Background: The National Malaria Eradication Program and international agencies are keen on scaling up the use of malaria rapid diagnostic tests (mRDTs) and artemisinin-based combination therapies (ACTs) for effective diagnosis and treatment of the disease. However, poor diagnostic skills and inappropriate treatment are limiting the efforts. In Nigeria, a large proportion of infected patients self-diagnose and treat while many others seek care from informal drug attendants and voluntary health workers. Aims: This study describes the impact of training voluntary health workers, drug shop attendants, and mothers on effective case detection and treatment of malaria in Lagos, Nigeria. METHODS: We trained mothers accessing antenatal care, drug shop attendants, and voluntary health workers selected from the three districts of Lagos, on the use of histidine-rich protein-2-based mRDTs and ACTs. Pre- and post-training assessments, focus group discussions (FGDs), and in-depth interviews (IDIs) were carried out. Results: The knowledge, attitude, and skill of the participants to achieve the goal of “test, treat, and track” using mRDT and ACTs were low (11%–55%). There was a low awareness of other non-malaria fevers among mothers. Self-medication was widely practiced (31.3%). FGDs and IDIs revealed that health-care providers administered antimalarials without diagnosis. Training significantly improved participants' knowledge and expertise on the use of mRDTs and ACTs (P = 0.02). The participants' field performance on mRDT use was significantly correlated with their category (bivariate r = 0.51, P = 0.001). There was no statistically significant association between the participants' level of education or previous field experience and their field performance on mRDT (r = 0.12, P = 0.9; χ2 = 38, df = 2 and P = 0.49). Conclusion: These findings suggest that training of stakeholders in malaria control improves diagnosis and treatment of malaria. However, a broader scope of training in other settings may be required for an effective malaria control in Nigeria.
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Trichomonas vaginalis and Mycoplasma infections among women with vaginal discharge at Fann teaching hospital in Senegal p. 45
Roger C Tine, Lamine Dia, Khadime Sylla, Doudou Sow, Souleye Lelo, Cheikh T Ndour
DOI:10.4103/tp.TP_50_18  PMID:31161092
Background: Trichomonas vaginalis and genital Mycoplasmas are two synergistic pathogens, but in many settings, limited data on the co-infection by Trichomonas and Mycoplasma are available. Objective: This study aimed at assessing Mycoplasma prevalence and its association with Trichomonas vaginalis among women with vaginal discharge. Materials and Methods: A retrospective analysis of laboratory records (2012 and 2013) from patients referred at the Fann teaching hospital in Dakar Senegal for vaginal discharge was carried out. Detection of genital mycoplasmas was based on the commercial Kit Mycoplasma Duo Bio-Rad™ using endo-cervical swabs. Vaginal swabs were collected and examined using optic microscopy with 40x magnification to detect T. vaginalis. Results: Overall, data from 1257 women were analysed. Prevalence of Mycoplasma hominis represented 57.4%, 95%CI(54.6-60.1), versus 54.9%, 95%CI(52.1-57.5) for Ureaplasma urealyticum. Trichomonas vaginalis infection was observed with a frequency of 3%. Out of the 50 patients with trichomoniasis, 76% of them were co-infected by Mycoplasma hominis and patients with Trichomonas vaginalis had an increased risk of acquiring Mycoplasma infection (adjusted OR:2.5, 95%CI(1.2-5.2);p=0.02)). Conclusion: Trichomonas vaginalis and Mycoplasmas are two closely associated pathogens in the urogenital tract of women. This clinically significant symbiotic action may require systematic screening of Mycoplasma among patients with trichomoniasis for optimal management of sexually transmitted infections.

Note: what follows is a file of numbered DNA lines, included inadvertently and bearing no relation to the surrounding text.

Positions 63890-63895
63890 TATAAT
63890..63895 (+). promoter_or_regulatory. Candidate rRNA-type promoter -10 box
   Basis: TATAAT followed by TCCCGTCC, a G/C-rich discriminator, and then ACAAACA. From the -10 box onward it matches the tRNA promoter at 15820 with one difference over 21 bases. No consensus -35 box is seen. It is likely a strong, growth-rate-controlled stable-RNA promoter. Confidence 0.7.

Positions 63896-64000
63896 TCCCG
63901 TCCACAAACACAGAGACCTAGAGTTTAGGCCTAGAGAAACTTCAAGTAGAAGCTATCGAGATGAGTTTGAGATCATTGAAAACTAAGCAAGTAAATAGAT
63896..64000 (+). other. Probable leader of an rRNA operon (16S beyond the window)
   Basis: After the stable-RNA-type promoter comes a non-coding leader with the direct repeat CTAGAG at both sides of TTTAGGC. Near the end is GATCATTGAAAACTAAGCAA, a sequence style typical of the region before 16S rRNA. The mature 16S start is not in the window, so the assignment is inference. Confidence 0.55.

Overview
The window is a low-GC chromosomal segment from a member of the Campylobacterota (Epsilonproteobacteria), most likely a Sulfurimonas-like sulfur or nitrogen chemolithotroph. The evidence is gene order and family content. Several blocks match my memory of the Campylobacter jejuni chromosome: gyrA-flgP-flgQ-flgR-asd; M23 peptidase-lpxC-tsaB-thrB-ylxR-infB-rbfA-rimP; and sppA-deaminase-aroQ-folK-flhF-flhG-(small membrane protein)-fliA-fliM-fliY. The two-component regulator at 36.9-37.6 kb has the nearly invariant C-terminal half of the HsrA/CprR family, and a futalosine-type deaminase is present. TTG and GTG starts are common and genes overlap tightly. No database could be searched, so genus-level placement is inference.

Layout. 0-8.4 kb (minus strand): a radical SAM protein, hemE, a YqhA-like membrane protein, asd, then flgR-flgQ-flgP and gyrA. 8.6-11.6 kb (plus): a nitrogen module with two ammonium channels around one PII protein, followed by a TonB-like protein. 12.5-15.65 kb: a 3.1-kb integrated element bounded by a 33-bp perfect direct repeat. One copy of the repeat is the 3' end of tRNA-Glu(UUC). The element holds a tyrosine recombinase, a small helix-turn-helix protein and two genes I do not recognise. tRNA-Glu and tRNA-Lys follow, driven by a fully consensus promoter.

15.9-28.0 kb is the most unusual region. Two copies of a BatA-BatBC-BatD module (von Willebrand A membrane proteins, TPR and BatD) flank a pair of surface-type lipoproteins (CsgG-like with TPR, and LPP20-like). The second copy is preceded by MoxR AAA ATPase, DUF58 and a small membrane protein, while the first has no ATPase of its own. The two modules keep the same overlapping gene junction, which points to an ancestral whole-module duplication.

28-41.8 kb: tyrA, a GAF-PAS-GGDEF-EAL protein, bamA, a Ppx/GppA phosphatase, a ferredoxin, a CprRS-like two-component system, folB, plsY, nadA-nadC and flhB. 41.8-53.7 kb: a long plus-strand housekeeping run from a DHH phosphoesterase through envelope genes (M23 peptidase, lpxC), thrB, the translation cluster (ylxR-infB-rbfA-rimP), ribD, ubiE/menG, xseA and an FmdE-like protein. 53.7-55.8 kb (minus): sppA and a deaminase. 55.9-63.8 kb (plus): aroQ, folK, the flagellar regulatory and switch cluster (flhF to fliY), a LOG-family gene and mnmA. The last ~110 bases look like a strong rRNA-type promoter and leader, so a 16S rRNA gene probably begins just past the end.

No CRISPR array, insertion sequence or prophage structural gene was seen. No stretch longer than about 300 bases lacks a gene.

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Echinostomiasis in a child with severe anemia p. 54
Vinay Khanna, Asem Ali Ashraf, Ruchee Khanna
DOI:10.4103/tp.TP_68_18  PMID:31161093
A child had presented with complaints of dark green-colored loose stools, nonbilious vomiting, and fever for a day. Blood investigations revealed low hemoglobin levels. Abdominal ultrasonography showed features suggestive of worms. Wet mount examination of stool showed eggs of Echinostoma species and Trichuris trichiura and fertilized and unfertilized eggs of Ascaris lumbricoides. High incidences of intestinal parasitic infections in children can lead to anemia, consequently disturbing the development of these children. Such intestinal parasitic infections seem to be associated directly due to the unclean living settings linked with lack of awareness regarding the communicable disease and diversity of influences that need to be further elucidated. In humans, Echinostoma species have seldom been detected perhaps for the reason of its complexity in diagnosis by fecal examination as the eggs generated per worm are relatively less in contrast to other helminthic parasites.
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Ocular filariasis: “Dancing sensation in the anterior chamber” p. 57
Ashish Mitra, Alok Sen, Tina Agrawal, Gaurav Kohli
DOI:10.4103/tp.TP_69_18  PMID:31161094
We report a case of ocular filariasis in a 28–year-old male who presented with a 2-month history of irritated acute red eye. Examination revealed a living and active large worm dancing in the anterior chamber of the left eye causing acute iridocyclitis, leading to drop in vision to 6/36. The worm whose size was approximately 33 mm in length was extracted under local anesthesia in toto using viscoelastics without damaging the ocular structures. Microscopic examination confirmed adult Wuchereria bancrofti.
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Cysticercosis masquerading as tuberculous lymphadenitis in supraclavicular region p. 59
Sonam Jain, Saumya Nanda, Divya Sethi, Sangeeta Lamba
DOI:10.4103/tp.TP_22_18  PMID:31161095
Cysticercosis is a parasitic infestation caused by the larvae of the tapeworm Taenia solium. In humans, cysticercosis spreads through fecal–oral route by ingesting food contaminated with eggs of pork tapeworm. The most frequent sites affected are central nervous system, eye, subcutaneous tissue, and skeletal muscle. We report a case of cysticercosis presenting as left supraclavicular swelling which is a rare site, diagnosed on fine-needle aspiration.
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Isolation of Acanthamoeba from pond water in Dibrugarh district of Assam: A report p. 62
Utpala Devi, Jagadish Mahanta
DOI:10.4103/tp.TP_34_15  PMID:31161096
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An email interview with Dr. Christen Rune Stensvold p. 64

DOI:10.4103/tp.TP_14_19  PMID:31161097